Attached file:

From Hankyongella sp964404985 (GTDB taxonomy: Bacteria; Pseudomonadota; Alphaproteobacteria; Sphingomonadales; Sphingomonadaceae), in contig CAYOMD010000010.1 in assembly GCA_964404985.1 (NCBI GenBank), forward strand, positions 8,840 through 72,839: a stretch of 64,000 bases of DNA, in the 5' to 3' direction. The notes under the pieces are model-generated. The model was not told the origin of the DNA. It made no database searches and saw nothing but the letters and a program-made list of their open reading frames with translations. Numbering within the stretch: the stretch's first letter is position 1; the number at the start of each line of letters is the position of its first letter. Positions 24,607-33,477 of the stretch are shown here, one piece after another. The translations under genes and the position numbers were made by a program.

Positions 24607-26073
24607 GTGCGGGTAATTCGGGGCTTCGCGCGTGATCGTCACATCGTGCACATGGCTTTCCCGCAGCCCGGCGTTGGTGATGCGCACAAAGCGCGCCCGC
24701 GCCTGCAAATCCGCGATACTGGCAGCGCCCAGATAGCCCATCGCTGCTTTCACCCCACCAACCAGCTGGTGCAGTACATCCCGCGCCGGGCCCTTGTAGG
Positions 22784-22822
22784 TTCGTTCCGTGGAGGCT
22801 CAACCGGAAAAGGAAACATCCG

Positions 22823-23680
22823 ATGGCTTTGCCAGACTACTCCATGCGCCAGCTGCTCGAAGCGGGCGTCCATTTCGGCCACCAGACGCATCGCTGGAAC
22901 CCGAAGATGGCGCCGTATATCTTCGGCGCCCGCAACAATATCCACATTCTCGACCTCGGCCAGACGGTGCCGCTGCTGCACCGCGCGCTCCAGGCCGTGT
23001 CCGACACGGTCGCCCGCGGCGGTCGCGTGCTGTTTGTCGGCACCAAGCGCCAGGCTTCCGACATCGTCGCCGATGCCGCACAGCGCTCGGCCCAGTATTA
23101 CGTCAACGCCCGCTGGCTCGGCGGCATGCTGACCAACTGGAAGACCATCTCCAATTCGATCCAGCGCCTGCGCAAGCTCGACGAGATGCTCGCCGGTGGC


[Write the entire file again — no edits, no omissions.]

From Hankyongella sp964404985 (GTDB taxonomy: Bacteria; Pseudomonadota; Alphaproteobacteria; Sphingomonadales; Sphingomonadaceae), in contig CAYOMD010000010.1 in assembly GCA_964404985.1 (NCBI GenBank), forward strand, positions 8,840 through 72,839: a stretch of 64,000 bases of DNA, in the 5' to 3' direction. The notes under the pieces are model-generated. The model was not told the origin of the DNA. It made no database searches and saw nothing but the letters and a program-made list of their open reading frames with translations. Numbering within the stretch: the stretch's first letter is position 1; the number at the start of each line of letters is the position of its first letter. Positions 24,607-33,477 of the stretch are shown here, one piece after another. The translations under genes and the position numbers were made by a program.

Positions 24607-26073
24607 GTGCGGGTAATTCGGGGCTTCGCGCGTGATCGTCACATCGTGCACATGGCTTTCCCGCAGCCCGGCGTTGGTGATGCGCACAAAGCGCGCCCGC
24701 GCCTGCAAATCCGCGATACTGGCAGCGCCCAGATAGCCCATCGCTGCTTTCACCCCACCAACCAGCTGGTGCAGTACATCCCGCGCCGGGCCCTTGTAGG
Positions 22784-22822
22784 TTCGTTCCGTGGAGGCT
22801 CAACCGGAAAAGGAAACATCCG

Positions 22823-23680
22823 ATGGCTTTGCCAGACTACTCCATGCGCCAGCTGCTCGAAGCGGGCGTCCATTTCGGCCACCAGACGCATCGCTGGAAC
22901 CCGAAGATGGCGCCGTATATCTTCGGCGCCCGCAACAATATCCACATTCTCGACCTCGGCCAGACGGTGCCGCTGCTGCACCGCGCGCTCCAGGCCGTGT
23001 CCGACACGGTCGCCCGCGGCGGTCGCGTGCTGTTTGTCGGCACCAAGCGCCAGGCTTCCGACATCGTCGCCGATGCCGCACAGCGCTCGGCCCAGTATTA
23101 CGTCAACGCCCGCTGGCTCGGCGGCATGCTGACCAACTGGAAGACCATCTCCAATTCGATCCAGCGCCTGCGCAAGCTCGACGAGATGCTCGCCGGTGGC